|Action||Revise Valid Definition|
|Comment Period||Ended on 8/4/2014|
The League of Women Voters of Virginia (LWV) supports retention of the current definition of "valid" as that word appears in the description and regulations for eligible forms of identifiction (ID) for voting in Virginia elections. The definition, adopted by the Sate Board of Elections (SBE) on June 10, 2014, pursuant to the authority of Section 24.2-103 of rhe Virginia Code, clearly reflects the purpose of the ID, which is to demonstrate that the person proposing to vote is the person whose photo is on the ID. Any expiration date included on the ID is not relevant for this purpose.
On the other hand, we find the substitute definition proposed by the SBE on June 24, 2014 to be confusing and its reference to an expiration date, which many of the eligible IDs do not have, to be unnecessary and irrelevant for the purpose of identifying the voter. Adopting the proposed substitute definition would:
1. require election officers to make legal determinations for which they lack the necessary data and qualifications.
2. likely result in significant delays at the polls and workload for election officers during post-election canvass.
3. result in a discriminatory appllication of the ID requirement to Virginia voters because not all eligble IDs, including the new Virginia voter photo ID, include expiration dates; election officers could not possibly determine whether an otherwise acceptable ID without an expiration date is current.
4. impose significant hardships on many elderly registered voters who are likely to have difficulty in obtaining a free photo ID and are generally able to rely on expired (or other not eligible) photo identification for their normal everyday needs.
The LWV-VA notes that:
The June 10th definition was developed chiefly in response to citizen comments about the proposed regulations for implementing photo ID legislation, including those which addressed the potential difficulty of elderly Virginia voters, who often use expired IDs for many purposes, to obtain a new ID for voting. This additional time-consuming round of comments was unnecessary and further delays citizen education outreach efforts.
Virginia election officers have not been trained to be "ID police" or pass judgment on IDs when checking voters in at the polls. If now required to search for expiration dates, it could likely bring voting to a standstill at busy times at the polls. It is quite likely that the extent of expiration checking will vary from jurisdiction-to-jurisdiction, precinct-to-pecinct, and election offier-to-election officer, producing a siginificant lack of uniformity and legal action.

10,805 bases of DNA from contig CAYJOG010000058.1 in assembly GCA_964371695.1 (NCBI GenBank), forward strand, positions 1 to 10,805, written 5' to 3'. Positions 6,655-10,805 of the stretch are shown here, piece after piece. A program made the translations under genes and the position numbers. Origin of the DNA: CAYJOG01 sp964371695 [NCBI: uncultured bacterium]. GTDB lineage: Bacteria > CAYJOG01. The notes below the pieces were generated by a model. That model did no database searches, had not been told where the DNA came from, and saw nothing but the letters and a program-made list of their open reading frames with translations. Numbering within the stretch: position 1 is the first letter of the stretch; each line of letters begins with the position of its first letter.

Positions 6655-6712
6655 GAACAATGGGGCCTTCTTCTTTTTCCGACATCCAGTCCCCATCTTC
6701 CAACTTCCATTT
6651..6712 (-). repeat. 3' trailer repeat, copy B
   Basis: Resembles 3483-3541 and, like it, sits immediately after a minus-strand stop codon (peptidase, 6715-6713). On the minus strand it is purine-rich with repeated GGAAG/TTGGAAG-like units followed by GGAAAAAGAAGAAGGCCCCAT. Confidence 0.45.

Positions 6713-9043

Under the proposed June 24th definition, a voter's presentation of an ID with an expired date, or no expiration date, and uncertainty about the validity of these documents is likely to result in a significant increase in provisional votes, which will cause havoc with election management improvements.
The LWV is very concerned about the effect of this proposed substitute regulation on the efficient, uniform and proper management of elections in Virginia. Based on the edperience of our many members who serve as election officers, we can envision many scenarios where its applciation will make the long lines problems of the 2012 general election look like "a walk in the park."
We are also concerned that the authority of the SBE to adopt the definition of "valid" on June 10th has been implicitly questioned. Since the term was not defined in the legislation requiring the photo ID nor elsewhere in Title 24.2 of the Virginia Code, Section 24.2-103 requires SBE to provide guidance to Virginia electoral boards and general registrars, which it did on that date.
Virginia voters have been subject to major changes affecting their right to vote and their place of voting in recent years -- from voting in new districts due to redistricting, to changes in ID requirements two years ago, to wondering if the change taking palce this year was in effect for last year. Now this current and unnecessary delay (and proposed changes)in regulations (accompanied with a lack of funding) have nearly eliminated the time available to inform voters of what they need to know to exercise their right to vote.